The journal Science has published an interesting article by a Japanese group, led by Mitonori Saitou, which describes the production of oogonia from female blood cells.
According to Carlos Simón, an expert in this area (see HERE ), “a mature oocyte has not yet been obtained, ready to be fertilized in vitro, but there are other clinical trials with mice that have achieved complete reproductive cells (see HERE)”.
The aforementioned study opens the door to human gametogenesis, i.e. to the creation of gametes in vitro. Thus, in this expert’s opinion, if this becomes a reality, males would no longer be needed for reproduction. Parallel efforts could also lead to the in vitro formation of sperm cells. If both gametes—male and female—could be obtained from the blood cells of a woman, or even her other adult somatic cells, such as for example, skin cells, men could become redundant for producing new human beings.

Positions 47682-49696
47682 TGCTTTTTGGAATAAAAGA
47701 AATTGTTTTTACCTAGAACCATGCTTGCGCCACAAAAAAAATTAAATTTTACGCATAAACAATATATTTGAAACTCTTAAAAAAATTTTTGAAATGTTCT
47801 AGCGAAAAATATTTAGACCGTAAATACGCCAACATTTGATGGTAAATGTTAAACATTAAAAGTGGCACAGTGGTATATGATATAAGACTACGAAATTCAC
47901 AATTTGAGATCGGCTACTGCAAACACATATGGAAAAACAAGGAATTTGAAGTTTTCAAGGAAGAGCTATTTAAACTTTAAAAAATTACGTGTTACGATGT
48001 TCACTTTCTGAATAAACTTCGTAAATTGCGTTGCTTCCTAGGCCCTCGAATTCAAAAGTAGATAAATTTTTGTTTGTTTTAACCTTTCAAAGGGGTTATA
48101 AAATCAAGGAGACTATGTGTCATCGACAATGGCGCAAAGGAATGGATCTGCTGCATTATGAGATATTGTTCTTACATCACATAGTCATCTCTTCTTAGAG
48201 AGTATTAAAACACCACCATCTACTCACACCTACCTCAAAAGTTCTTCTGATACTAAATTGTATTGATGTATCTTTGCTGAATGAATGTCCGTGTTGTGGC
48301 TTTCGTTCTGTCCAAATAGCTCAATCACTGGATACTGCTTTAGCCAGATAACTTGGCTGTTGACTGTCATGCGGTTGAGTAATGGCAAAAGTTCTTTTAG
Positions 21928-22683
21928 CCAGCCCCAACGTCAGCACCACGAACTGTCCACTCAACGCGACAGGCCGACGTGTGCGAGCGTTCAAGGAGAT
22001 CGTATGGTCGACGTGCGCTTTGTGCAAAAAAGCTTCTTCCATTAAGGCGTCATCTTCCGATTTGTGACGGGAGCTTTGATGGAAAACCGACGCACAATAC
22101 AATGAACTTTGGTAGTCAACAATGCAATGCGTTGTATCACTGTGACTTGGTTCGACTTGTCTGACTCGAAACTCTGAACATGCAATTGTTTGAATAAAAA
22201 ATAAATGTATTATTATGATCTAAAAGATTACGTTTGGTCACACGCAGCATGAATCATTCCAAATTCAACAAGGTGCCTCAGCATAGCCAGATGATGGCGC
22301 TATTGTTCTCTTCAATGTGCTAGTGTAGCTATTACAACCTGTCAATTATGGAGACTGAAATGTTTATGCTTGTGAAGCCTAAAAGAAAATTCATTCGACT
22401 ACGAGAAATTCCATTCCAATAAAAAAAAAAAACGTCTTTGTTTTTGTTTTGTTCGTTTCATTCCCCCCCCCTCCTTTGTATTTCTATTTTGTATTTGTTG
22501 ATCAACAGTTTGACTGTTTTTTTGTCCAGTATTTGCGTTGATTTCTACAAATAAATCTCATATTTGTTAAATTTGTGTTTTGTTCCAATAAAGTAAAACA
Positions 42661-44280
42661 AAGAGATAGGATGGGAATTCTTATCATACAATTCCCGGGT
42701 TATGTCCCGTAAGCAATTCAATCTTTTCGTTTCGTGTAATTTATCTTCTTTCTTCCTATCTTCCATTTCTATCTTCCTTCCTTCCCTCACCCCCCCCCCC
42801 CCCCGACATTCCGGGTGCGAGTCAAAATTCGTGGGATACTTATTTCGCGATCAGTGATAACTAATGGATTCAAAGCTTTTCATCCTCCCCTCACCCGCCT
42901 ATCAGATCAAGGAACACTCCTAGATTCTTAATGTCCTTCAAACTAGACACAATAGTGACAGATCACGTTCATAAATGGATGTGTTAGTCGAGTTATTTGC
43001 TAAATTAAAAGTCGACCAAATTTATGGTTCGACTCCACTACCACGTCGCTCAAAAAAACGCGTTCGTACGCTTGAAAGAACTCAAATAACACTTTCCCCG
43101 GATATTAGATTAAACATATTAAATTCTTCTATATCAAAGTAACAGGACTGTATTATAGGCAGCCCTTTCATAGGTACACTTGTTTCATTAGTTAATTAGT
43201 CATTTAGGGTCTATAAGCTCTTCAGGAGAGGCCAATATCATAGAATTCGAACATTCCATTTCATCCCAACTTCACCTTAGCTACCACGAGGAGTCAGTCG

From a technical point of view, the Japanese authors reprogrammed pluripotent stem cells into primordial germ cell-like cells, although as they themselves say, they were unable to produce mature germ cells.
These findings pave the way to the creation of germ cells from pluripotent stem cells, which could be a fundamental step to achieving human in vitro gametogenesis.
Serious bioethical questions of this eventual practice
Although the cells used in this experiment were always adult stem cells, the study itself includes objective bioethical questions that will have to be carefully analyzed as these techniques advance.
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